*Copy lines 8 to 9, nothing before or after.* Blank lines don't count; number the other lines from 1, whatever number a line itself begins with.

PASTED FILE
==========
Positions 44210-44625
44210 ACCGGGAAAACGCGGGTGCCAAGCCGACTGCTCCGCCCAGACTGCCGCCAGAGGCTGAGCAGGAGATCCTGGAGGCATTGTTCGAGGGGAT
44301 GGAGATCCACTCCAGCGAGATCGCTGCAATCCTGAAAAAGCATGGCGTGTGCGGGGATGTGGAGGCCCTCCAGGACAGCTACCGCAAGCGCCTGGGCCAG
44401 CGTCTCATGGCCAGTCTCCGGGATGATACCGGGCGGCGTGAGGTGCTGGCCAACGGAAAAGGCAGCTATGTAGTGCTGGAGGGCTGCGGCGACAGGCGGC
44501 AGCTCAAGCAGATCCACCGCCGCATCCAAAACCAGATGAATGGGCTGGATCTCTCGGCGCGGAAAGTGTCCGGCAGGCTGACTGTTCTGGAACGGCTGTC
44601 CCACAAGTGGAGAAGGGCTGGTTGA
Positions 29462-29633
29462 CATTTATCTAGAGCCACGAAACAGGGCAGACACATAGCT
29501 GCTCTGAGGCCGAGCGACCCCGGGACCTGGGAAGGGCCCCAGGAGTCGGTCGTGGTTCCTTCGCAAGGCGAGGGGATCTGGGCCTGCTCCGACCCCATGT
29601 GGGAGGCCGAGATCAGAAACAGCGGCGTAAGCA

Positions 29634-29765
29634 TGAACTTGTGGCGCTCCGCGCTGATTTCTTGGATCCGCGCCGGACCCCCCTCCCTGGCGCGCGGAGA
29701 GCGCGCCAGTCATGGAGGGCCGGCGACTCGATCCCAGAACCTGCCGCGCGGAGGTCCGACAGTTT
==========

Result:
29462 CATTTATCTAGAGCCACGAAACAGGGCAGACACATAGCT
29501 GCTCTGAGGCCGAGCGACCCCGGGACCTGGGAAGGGCCCCAGGAGTCGGTCGTGGTTCCTTCGCAAGGCGAGGGGATCTGGGCCTGCTCCGACCCCATGT